By Bob Sacha and Maisie Crow
Interstate 4 bisects the center of America's most notorious swing state, running 132 miles from Tampa, through Orlando and ending near Daytona Beach. Fifty-five percent of Florida voters live in the I-4 corridor. It is often where elections are decided in a state that has frequently switched sides, voting for Republicans seven times and Democrats three times in the past 10 elections, and voting for the winning presidential candidate 90 percent of that time.
For the final installment of our Road Trip video series for Campaign 2012, Yahoo News headed to Florida in search of the exotic, perhaps mythical, undecided voter. Here are three of our conversations.
'I have been registered to vote for seven years, and I have never voted.'
In a state filled with colorful characters, Eve Banks, 25, entertains many of them at the Mons Venus club in Tampa. She also travels extensively for her work as an exotic dancer. Eve Banks is a stage name: "I don't want girls from my sorority looking me up online," she says.
"I'm living a version of the American dream," she told Yahoo News. "It's not like the white picket fence, but I do have the dogs and I do have the husband. And I have everything I want. It's just kind of a different way of achieving it."
In the 2012 presidential election, Banks will be voting for the first time, casting a ballot for Barack Obama, she says, because of his support for women. "I generally don't care about politics because I feel like little old me does not make a difference," she said. "But this year I think is a lot different than previous years because of what's at stake right now.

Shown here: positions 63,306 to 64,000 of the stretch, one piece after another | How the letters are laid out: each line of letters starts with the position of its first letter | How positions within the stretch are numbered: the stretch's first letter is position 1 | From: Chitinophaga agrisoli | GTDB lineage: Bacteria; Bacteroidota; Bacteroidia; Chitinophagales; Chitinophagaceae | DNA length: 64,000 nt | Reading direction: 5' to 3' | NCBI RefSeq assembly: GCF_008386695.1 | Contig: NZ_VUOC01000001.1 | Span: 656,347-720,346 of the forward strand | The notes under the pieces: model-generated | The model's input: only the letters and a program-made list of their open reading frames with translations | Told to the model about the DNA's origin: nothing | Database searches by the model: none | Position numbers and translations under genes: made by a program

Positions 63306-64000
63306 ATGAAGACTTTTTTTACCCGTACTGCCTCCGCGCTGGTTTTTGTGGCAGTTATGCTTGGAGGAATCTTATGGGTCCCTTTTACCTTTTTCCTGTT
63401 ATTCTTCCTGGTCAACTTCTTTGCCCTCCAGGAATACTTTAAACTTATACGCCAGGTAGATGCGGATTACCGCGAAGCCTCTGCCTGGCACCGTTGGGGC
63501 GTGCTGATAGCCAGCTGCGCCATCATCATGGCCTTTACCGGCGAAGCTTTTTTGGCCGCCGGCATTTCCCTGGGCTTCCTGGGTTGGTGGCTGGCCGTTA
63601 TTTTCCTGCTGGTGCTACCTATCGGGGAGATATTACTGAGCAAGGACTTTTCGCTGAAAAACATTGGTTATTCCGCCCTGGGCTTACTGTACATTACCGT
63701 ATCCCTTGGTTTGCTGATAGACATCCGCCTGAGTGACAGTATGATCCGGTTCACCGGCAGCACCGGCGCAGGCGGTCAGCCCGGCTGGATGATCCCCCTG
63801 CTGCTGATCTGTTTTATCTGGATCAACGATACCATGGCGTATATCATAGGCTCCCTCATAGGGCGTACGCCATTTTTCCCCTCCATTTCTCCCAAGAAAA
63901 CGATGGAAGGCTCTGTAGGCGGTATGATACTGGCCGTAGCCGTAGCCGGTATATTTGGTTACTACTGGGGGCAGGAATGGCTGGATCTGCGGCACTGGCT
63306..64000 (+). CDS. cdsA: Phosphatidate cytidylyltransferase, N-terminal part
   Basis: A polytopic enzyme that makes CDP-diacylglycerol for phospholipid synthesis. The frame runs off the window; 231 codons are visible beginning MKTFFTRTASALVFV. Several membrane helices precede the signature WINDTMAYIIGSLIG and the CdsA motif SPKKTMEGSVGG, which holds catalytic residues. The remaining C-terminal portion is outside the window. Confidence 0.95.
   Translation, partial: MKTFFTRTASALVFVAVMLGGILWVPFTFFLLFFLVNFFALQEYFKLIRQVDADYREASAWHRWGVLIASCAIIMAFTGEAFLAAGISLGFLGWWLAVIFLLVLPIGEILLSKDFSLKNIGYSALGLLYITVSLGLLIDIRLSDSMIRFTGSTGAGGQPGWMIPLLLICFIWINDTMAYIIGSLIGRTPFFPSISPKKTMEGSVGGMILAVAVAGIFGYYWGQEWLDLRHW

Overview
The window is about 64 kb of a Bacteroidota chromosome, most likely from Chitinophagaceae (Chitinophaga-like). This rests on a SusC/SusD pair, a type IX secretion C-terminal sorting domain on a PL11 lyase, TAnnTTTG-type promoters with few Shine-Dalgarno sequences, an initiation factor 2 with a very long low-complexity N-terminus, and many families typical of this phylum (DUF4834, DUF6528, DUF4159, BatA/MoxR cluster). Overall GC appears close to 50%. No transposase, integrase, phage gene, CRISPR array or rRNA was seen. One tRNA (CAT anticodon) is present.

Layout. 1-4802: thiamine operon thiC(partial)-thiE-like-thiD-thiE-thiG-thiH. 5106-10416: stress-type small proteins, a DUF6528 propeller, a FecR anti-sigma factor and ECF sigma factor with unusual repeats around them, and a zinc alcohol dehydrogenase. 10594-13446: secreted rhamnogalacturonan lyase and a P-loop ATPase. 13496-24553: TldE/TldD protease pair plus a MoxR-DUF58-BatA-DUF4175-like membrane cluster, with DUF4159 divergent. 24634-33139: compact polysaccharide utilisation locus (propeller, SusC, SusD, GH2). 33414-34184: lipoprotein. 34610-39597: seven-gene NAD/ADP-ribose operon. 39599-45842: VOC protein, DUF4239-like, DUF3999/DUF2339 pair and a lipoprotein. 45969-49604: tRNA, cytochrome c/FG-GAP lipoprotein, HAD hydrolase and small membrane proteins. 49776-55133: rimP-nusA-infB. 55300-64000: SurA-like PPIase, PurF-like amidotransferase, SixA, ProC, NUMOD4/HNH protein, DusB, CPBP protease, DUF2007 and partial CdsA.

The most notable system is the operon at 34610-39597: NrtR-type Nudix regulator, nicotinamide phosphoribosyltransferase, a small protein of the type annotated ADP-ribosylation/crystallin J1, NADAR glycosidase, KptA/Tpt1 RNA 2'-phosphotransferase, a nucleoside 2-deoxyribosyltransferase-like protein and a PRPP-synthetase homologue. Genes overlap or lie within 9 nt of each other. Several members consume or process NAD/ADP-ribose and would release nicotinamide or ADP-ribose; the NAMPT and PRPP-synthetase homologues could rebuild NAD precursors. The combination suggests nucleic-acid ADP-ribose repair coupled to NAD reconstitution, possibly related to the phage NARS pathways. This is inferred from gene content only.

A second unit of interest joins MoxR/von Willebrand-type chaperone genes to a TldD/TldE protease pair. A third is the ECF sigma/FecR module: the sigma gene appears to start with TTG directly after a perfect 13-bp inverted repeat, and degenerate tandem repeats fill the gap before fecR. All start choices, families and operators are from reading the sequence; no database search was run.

"There was a lot of discrimination against women, believe it or not, not even that long ago really if you think about it. And that'll all change if we don't put the right person in the position," Banks said. "No woman wants a government to control her body or her choices."
'It has gotten pretty ugly between the two. I'm not sure I would want to be a part of it.'
Lloyd Parker, 33, hasn't decided how he is going to vote. He was working for a land development company in Lake Tahoe in Nevada until business started to slow down. His best friend lured him to Florida to become an entrepreneur by starting the Savage Race, an obstacle race in the mud. We hung out with him during their third race in Dade City.
"The Savage Race is a four- to six-mile mud obstacle course," Parker said. "It's timed. Twenty to 25 military-style obstacles that challenge you in many different ways. And afterward it's a fun gathering with live music and a party atmosphere."
Parker called Florida a Savage Race of sorts for Obama and Mitt Romney: "It is everywhere. It seems to be all over Facebook, everything. Maybe that has turned me off a little bit. That it's just been too much of back and forth and negativity, and it probably pushed me away a little bit.
"I have not been following it very much lately," he told Yahoo News. "In the last month I have been extremely busy with this course. I'm out on a ranch with no cable."
'I think somebody that's been in the farming business as long as we have—I don't think we should have to pay any inheritance tax.'
When Dave Black, 73, started in the citrus-farming and ranching business 42 years ago in Clermont, he stood on his 22 acres and saw fruit trees everywhere. Now his property is down to 14 acres, and it is hemmed in by new housing developments on three sides.
"We've got enough houses," Black told Yahoo News. "I mean we should leave a little open space."
Black is voting for Romney because of his opposition to the inheritance tax, in the hope that he can pass his property to his children undivided and tax-free.
"The Electoral College, I don't care for," he said. "I want the people to decide, not this state or that state. You know, Bush, the first election, he won on electoral votes. He didn't win on popular votes. Gore beat him on popular votes. So, that's wrong. That's just my opinion."
Bob Sacha is a multimedia producer, a documentary filmmaker, a photojournalist and a teacher. Maisie Crow is a documentary photographer, a filmmaker and a visual storytelling teacher. Earlier this year, Bob Sacha and Zach Wise traveled to Nevada to talk to Hispanics about the presidential election. In October, they talked to small-business owners along Colorado's Colfax Avenue. In July, Bob Sacha and Miki Meek traveled to Northern Virginia to talk to Mormons about what a President Romney would mean to them. In March, they drove Ohio's I-71 and talked to Republicans before Super Tuesday.